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Can a 60-year-old framework still improve cyber efficiency?

While being “classic” and “timeless” may work in other industries, InfoSec must constantly guard against resting on laurels when it comes to strategies and solutions. While the People, Process, Technology (PPT) framework popularized by Bruce Schneier in the early 2000's has served us well, it is often questioned. Some claim the concept of putting People at the top no longer works, while others say the framework needs to be reworked entirely.

The idea behind the PPT framework is that a proper balance of people, processes and technology will efficiently drive action and improvement. While it has frequently been stated that a four-element diamond model would serve modern organizations better, the Golden Triangle continues to thrive.

There is a good reason for this: the model is flexible, and about balance. The framework is most commonly visualized as a triangle, with People at the top. This made sense in the early days, but as technology changes, so should the way we think about this concept.

While some industries may still think of this framework in a traditional way, cyber protection relies more heavily on processes and technology. This means rebalancing the framework.

The human element is still as important as ever. Processes have continually been improved upon as the industry has grown, and the available technology has taken off in recent decades. A modern framework is better visualized as a Venn diagram, but you can still see the existence of the triangle.

Machine learning (ML) and artificial intelligence (AI) may have taken over many tasks previously performed by people, but without human intervention, these technologies quickly become ineffective. Humans still need to review new threats, input data and data sources into SIEMs and other systems, adjust AI/ML training models, and improve processes and technologies.

As cybercrime tactics improve, processes adjust to improve response to attacks. Incident response plans must account for an increasing number of possible scenarios. Processes are regularly reworked. The reality is that the human touch is still required but is shifted to different tasks, including the ongoing review of processes.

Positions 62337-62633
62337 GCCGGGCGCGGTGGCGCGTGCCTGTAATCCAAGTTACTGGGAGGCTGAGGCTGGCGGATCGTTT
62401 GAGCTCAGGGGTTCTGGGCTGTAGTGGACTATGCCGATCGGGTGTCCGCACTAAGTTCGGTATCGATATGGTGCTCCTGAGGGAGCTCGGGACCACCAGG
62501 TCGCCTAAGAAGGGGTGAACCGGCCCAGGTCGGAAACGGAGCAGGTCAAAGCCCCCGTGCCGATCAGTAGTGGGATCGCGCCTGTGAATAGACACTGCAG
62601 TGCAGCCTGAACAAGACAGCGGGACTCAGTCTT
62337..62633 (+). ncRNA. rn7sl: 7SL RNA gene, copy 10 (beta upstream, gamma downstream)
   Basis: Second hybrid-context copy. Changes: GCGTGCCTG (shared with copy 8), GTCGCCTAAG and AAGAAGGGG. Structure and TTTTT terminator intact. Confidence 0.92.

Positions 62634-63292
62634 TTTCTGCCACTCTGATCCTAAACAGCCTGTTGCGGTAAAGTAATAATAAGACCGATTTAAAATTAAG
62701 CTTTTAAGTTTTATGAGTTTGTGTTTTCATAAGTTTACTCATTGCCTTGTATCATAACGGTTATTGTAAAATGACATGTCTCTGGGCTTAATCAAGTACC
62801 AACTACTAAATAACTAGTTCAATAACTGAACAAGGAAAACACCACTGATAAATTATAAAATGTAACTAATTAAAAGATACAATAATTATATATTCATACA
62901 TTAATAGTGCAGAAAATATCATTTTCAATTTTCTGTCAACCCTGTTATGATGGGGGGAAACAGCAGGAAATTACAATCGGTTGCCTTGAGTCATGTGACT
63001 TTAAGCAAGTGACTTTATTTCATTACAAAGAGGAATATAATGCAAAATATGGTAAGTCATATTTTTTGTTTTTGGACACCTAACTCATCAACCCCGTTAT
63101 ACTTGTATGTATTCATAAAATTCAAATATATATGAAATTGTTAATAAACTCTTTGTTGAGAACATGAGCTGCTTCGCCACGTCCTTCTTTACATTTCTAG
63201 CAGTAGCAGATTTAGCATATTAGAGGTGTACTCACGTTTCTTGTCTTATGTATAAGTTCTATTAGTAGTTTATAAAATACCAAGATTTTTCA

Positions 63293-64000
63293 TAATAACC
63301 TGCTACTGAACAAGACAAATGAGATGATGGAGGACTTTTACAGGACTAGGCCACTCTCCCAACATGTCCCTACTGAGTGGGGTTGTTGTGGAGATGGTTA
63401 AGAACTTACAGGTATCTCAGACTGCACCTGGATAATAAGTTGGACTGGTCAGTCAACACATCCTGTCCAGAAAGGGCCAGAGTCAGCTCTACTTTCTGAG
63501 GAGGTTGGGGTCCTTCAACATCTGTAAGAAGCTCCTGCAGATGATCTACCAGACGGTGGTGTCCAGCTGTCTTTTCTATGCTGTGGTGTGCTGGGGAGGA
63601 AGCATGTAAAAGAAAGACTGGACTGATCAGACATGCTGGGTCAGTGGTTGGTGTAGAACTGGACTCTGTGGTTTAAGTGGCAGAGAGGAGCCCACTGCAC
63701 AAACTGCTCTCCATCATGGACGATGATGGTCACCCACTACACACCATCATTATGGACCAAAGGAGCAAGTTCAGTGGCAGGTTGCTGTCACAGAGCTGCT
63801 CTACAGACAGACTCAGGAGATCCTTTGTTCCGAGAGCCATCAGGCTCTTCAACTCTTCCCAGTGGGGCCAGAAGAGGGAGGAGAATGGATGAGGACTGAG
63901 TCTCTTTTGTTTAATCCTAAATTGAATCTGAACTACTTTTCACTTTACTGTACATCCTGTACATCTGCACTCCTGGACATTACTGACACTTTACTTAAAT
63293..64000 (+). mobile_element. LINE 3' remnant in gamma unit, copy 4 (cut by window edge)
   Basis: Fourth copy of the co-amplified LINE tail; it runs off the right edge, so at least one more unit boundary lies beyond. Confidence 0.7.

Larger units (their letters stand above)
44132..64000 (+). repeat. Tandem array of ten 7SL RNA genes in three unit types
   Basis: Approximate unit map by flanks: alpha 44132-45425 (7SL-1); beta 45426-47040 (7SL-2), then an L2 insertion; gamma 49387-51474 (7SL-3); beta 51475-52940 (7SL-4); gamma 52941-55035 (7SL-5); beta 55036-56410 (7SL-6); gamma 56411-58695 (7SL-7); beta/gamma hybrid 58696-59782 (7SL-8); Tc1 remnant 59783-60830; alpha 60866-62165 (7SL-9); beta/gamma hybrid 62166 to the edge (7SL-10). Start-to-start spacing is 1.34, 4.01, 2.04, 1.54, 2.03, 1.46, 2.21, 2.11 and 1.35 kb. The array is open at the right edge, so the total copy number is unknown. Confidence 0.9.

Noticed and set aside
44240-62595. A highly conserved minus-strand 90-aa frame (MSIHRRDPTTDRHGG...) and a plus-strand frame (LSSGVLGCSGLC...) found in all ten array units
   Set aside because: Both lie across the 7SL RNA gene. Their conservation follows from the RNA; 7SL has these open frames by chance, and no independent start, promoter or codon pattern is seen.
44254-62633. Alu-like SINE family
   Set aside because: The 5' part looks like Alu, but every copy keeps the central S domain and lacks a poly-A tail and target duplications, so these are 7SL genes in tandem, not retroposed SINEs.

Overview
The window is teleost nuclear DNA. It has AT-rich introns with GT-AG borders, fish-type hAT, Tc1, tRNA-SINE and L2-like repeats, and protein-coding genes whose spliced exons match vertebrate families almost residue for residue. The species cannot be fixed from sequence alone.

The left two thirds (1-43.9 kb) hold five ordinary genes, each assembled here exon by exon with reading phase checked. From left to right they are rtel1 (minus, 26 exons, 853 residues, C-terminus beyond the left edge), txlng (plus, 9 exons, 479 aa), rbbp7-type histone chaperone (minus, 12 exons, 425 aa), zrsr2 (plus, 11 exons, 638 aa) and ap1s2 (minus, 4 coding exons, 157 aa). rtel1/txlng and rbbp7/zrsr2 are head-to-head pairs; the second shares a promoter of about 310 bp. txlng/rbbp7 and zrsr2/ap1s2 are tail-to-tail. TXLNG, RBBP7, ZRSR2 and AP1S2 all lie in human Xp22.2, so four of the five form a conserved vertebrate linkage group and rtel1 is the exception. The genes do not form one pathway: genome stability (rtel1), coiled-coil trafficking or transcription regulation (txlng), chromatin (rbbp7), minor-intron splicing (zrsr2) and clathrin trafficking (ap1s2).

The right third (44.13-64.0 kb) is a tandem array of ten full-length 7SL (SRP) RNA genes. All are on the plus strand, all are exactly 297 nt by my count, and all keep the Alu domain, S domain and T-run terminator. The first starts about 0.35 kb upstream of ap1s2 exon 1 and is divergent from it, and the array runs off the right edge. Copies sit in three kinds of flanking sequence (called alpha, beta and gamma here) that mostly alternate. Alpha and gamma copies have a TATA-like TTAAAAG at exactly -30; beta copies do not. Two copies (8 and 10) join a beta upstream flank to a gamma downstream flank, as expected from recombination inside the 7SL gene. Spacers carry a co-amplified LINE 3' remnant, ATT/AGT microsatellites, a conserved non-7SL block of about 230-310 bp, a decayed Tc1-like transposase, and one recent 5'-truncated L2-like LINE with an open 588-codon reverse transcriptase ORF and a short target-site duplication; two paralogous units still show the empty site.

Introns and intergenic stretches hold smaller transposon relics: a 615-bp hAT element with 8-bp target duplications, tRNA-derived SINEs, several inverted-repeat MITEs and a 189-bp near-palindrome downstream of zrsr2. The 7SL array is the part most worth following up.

The most rapidly growing element is technology. For many organizations, technology is improving and growing at unmanageable rates, but relying on technology is becoming increasingly important in daily workflows. In today's world, a significant portion of the workload is not seen by human eyes but is processed by the computers and applications used to ensure efficiency. Despite this dependence on technology, we need the people to ensure the technology is working as intended and adjust when it is not. A machine learning algorithm does not have the intuition needed to determine something is wrong with the data it puts out. If the data fits within the training model, the ML will continue outputting data that may not be relevant.

The way we implement PPT in a cyber protection setting is by a merging of data-fed technology, working within data-defined processes, and monitored by humans with the expertise to adjust the processes and technology. If any element is ignored, the system starts to break down and fall apart.

The debate about the People, Process, Technology framework may continue, but there is value in the concept. Ultimately, each organization needs to review these three elements to determine the proper balance. Keep that balance tuned, and never forget that if you stay in the intersection of these three elements, it doesn't matter how each grows or shrinks over time.


Topher Tebow, Acronis Cyber Security Analyst

Topher Tebow is a cybersecurity analyst at Acronis, focused on malware tracking and analysis.

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